kitchen and the living room, whose French
doors open onto a cantilevered deck that
received new clear glass railings. Now, from
several vantage points in the kitchen, “Julie
can look across the living room at unobstructed
views of Belvedere Cove,” the designer says.
The new kitchen, similar to one Kobus created
for the 2016 San Francisco Decorator Showcase,
incorporates appliances from Thermador, Miele
and Viking. Its central white Neolith-covered
food preparation island has a protruding fin
made of laminated walnut wood and resin that
forms an L-shaped dining counter.
Flanking the kitchen’s new back galley
counter an old window on the left and a back
door on the right became symmetrical floor-to-ceiling clear glass openings that look onto a
shallow back patio. The new fenestration adds
to the illusion of an ample rear garden; increased
daylight also means that a pendant light from
Stickbulb is switched on only at night. On the
south side of the kitchen, a concealed pocket
door can close off the dining room during dinner parties but new floor-to-ceiling windows
make the room feel capacious.
To help all three rooms feel even larger, Kobus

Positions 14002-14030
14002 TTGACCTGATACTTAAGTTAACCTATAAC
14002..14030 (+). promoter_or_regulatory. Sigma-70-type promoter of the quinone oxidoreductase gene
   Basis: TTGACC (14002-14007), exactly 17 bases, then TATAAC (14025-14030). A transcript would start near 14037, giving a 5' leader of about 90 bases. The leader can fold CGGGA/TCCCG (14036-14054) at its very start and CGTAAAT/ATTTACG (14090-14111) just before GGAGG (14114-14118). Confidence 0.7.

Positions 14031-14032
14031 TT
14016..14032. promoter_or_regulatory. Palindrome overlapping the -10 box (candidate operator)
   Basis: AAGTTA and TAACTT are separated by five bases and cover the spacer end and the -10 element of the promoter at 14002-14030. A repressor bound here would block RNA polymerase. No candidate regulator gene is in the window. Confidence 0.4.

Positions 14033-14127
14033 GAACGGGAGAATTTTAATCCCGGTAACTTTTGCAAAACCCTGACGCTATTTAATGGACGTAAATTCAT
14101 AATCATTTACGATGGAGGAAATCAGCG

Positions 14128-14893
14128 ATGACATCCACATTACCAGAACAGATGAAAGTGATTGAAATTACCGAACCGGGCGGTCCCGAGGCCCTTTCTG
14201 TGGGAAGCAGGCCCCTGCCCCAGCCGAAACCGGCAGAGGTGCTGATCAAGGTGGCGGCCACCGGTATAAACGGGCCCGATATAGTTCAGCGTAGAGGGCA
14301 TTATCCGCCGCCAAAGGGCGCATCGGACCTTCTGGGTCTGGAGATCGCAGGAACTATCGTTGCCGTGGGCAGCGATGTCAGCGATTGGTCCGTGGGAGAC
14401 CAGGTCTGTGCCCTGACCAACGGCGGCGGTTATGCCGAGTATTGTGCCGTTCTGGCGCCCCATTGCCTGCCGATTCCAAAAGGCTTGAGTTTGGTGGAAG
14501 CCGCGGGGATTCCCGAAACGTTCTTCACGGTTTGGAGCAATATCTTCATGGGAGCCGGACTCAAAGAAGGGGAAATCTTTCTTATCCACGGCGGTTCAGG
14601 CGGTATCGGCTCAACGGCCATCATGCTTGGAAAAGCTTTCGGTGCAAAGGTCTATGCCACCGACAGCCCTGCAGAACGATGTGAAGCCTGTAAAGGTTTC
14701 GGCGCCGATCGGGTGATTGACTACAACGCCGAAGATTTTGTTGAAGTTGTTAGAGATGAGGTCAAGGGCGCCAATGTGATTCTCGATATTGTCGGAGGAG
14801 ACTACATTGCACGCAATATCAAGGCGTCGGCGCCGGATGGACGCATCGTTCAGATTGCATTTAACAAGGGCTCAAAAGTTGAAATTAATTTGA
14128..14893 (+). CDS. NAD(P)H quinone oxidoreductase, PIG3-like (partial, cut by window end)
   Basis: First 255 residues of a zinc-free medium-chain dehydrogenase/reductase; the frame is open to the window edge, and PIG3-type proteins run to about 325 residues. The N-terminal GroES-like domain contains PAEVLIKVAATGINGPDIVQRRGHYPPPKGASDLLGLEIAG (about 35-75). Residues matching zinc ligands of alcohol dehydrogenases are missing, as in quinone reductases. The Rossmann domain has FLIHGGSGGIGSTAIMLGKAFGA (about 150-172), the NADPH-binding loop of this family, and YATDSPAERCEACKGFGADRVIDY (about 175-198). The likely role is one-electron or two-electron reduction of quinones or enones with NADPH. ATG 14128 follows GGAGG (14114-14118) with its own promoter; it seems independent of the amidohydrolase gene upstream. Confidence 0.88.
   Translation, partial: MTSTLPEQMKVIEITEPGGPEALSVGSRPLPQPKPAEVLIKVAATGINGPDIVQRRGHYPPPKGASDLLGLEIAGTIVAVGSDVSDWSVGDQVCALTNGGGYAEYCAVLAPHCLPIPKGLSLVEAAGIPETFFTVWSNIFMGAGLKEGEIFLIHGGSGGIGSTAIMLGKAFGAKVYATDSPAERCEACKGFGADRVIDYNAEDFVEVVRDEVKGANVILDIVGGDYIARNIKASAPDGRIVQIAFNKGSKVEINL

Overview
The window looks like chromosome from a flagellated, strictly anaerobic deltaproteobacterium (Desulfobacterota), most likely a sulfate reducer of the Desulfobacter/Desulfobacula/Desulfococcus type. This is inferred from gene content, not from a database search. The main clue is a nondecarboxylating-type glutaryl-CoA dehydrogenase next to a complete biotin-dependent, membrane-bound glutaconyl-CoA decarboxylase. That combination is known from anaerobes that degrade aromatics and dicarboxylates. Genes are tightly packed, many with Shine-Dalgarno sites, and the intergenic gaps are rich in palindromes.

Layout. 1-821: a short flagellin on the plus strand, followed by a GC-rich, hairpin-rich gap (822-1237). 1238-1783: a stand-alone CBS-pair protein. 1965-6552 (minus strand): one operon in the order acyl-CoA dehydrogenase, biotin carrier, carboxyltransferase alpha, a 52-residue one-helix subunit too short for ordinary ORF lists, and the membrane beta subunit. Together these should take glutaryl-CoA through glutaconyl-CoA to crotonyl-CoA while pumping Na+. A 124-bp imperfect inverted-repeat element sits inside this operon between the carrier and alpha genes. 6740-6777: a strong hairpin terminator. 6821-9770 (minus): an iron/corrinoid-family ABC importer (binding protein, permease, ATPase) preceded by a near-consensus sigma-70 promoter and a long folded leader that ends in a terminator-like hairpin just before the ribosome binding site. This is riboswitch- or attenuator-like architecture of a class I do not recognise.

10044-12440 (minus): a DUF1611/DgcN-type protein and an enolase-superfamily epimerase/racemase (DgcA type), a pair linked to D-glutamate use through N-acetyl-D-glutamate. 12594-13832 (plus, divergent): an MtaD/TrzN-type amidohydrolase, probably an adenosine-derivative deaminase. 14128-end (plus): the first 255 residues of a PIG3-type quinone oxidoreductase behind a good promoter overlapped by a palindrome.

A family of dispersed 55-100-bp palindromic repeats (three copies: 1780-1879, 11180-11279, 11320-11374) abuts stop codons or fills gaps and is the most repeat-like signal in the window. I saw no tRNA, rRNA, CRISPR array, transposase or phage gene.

bleached their oak floors and painted their walls
a uniform pale gray-blue to display Wainwright’s
vibrant art collection from The RealReal.
In the living room, a traditional hearth and
mantel with built-in bookcases on either side
were removed and covered by a wallboard fascia;
the original fireplace now appears larger, inset
into a slightly recessed horizontal channel and
tiled with an inch-thick slab of stone-like easy-care Neolith porcelain from Spain. Although it
takes up more floor space, the boxed fireplace
adds contemporary flair to the room. Above
it, Andy Warhol’s red “Hammer and Sickle”
complements furnishings Kobus designed,
including rectilinear cabinets and furniture by
local craftsman Chris Tomasi. Seating islands
float atop a large silk-and-bamboo-fiber carpet
that anchors the elongated room.
Everything is kept low to the ground so
as to not obstruct the view. With that move,
along with the neutral color palette, Kobus
has achieved “our modernist objective, without being fanciful,” Wainwright says. That’s
keeping it real. n
Inset: The old kitchen with stan-dard-issue cabinets and the original
back door that leads to a side yard.
Images on top show the new kitchen
with an eat-in counter and symmetrical wall cabinets. Another window
on the left (not seen) matches the
back door. The central island also
contains storage. And with the wall
between the kitchen and living
space removed, the area now has
a view of the bay across the living
space, which has low furnishings.